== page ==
Scholarship applications for community college may be just as rigorous as those for undergraduate or graduate programs. You may have to write an essay - or several essays - and provide at least one letter of recommendation from a teacher, coach, mentor or another adult you know well.

One of the simplest mistakes that students make is waiting until the day before the deadline to start the application process. Don’t do this. Even community college scholarship applications can take hours to complete.

And if you’re asking someone for a letter of recommendation, you may have to wait several days or weeks to get one. If you don't give the person enough time, they may not be able to write a letter.

Like other types of scholarships, these applications may require that you submit the Free Application for Federal Student Aid (FAFSA). The FAFSA is your one-way ticket to federal student loans, grants and work-study - all of which are available for most community college students.

Many scholarships, especially those awarded directly by schools, also require the FAFSA. Plus, if you're attending a local community college, then you might qualify for state grants and scholarships which almost always require the FAFSA.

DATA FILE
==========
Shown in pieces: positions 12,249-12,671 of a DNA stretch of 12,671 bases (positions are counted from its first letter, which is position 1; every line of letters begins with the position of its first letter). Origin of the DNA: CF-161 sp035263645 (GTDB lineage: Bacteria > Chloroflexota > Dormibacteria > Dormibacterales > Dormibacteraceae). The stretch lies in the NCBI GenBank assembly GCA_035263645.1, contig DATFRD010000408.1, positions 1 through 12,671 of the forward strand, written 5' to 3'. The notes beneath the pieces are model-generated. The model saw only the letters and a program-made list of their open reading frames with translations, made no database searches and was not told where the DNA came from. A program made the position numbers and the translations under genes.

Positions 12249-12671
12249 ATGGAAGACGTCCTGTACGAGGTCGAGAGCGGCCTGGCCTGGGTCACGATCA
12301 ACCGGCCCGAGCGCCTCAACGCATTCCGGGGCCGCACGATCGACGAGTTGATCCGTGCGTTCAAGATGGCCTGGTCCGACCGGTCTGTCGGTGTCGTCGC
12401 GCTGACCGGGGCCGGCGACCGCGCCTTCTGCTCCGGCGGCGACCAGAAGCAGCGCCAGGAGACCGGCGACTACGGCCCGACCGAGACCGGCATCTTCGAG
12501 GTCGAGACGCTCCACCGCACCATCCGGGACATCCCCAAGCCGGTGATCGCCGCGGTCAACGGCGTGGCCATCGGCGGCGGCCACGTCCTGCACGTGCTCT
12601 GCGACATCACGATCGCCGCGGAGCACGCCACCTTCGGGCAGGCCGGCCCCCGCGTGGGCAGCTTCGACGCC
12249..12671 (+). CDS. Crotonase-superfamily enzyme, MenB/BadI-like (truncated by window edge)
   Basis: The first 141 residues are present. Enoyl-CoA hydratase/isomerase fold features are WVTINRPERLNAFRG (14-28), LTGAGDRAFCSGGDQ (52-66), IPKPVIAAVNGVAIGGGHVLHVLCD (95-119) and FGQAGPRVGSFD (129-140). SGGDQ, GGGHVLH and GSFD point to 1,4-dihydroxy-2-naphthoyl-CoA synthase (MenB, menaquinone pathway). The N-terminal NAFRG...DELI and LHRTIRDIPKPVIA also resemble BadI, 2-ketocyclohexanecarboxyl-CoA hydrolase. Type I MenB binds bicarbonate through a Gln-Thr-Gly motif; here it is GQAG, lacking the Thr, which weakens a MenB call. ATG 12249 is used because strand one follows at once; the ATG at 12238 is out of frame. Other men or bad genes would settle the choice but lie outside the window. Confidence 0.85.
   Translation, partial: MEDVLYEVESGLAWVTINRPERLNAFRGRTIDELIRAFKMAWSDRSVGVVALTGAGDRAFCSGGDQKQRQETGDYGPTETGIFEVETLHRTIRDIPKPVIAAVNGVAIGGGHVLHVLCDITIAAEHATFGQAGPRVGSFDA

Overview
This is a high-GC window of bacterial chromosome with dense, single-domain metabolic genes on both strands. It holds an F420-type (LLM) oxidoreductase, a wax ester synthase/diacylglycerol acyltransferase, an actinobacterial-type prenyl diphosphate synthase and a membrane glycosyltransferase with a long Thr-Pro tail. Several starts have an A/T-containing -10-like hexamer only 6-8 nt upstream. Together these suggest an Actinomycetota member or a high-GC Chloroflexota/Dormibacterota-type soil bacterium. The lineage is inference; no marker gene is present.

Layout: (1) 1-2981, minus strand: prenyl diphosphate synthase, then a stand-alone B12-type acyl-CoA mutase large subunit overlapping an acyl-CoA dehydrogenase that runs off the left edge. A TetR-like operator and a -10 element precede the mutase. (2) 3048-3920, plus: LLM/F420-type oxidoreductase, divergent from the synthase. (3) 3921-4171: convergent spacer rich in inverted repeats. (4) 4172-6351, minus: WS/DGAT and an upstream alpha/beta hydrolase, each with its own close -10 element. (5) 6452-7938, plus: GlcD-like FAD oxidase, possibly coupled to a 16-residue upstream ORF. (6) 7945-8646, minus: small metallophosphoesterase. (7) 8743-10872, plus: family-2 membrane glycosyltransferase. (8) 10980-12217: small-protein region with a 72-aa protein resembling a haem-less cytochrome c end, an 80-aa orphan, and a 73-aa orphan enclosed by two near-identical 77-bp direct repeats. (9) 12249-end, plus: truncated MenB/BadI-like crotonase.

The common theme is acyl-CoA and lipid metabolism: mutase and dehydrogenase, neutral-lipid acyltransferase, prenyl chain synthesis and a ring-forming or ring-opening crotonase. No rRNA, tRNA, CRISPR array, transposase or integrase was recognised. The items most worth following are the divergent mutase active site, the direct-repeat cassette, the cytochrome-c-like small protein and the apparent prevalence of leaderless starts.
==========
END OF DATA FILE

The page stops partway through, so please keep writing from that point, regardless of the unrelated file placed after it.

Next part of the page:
Another important consideration is to submit the FAFSA by the school's or the state’s financial aid deadline, whichever is sooner. If you miss one of those deadlines, then you may not be eligible for as much financial aid as you would be otherwise.

Your school’s financial aid deadline should be listed on their financial aid website. To find your state’s FAFSA deadline, visit the Federal Student Aid website.

Some FAQs on the topic

Does federal financial aid work differently for community college students?

Like traditional undergraduate students, community college students can qualify for federal student loans and Pell Grants, if they meet need-based criteria.

However, federal financial aid has a limit. For example, the aggregate limit for federal student loans is either $31,000 or $57,500 for undergraduate students, depending on whether you’re a dependent or independent student. This includes any loans that you take out, whether it’s for a two- or four-year school.

Also, Pell Grants are only available for a maximum of 12 semesters. This means that if you use Pell Grant funding for community college, you may run out of those funds later on while getting your bachelor’s degree - even if you may still qualify financially.

Are community college students still eligible for state grants?

If you're attending a local community college, you may be eligible for state grants. Like regular scholarships, these grants are given to students to encourage them to remain in state.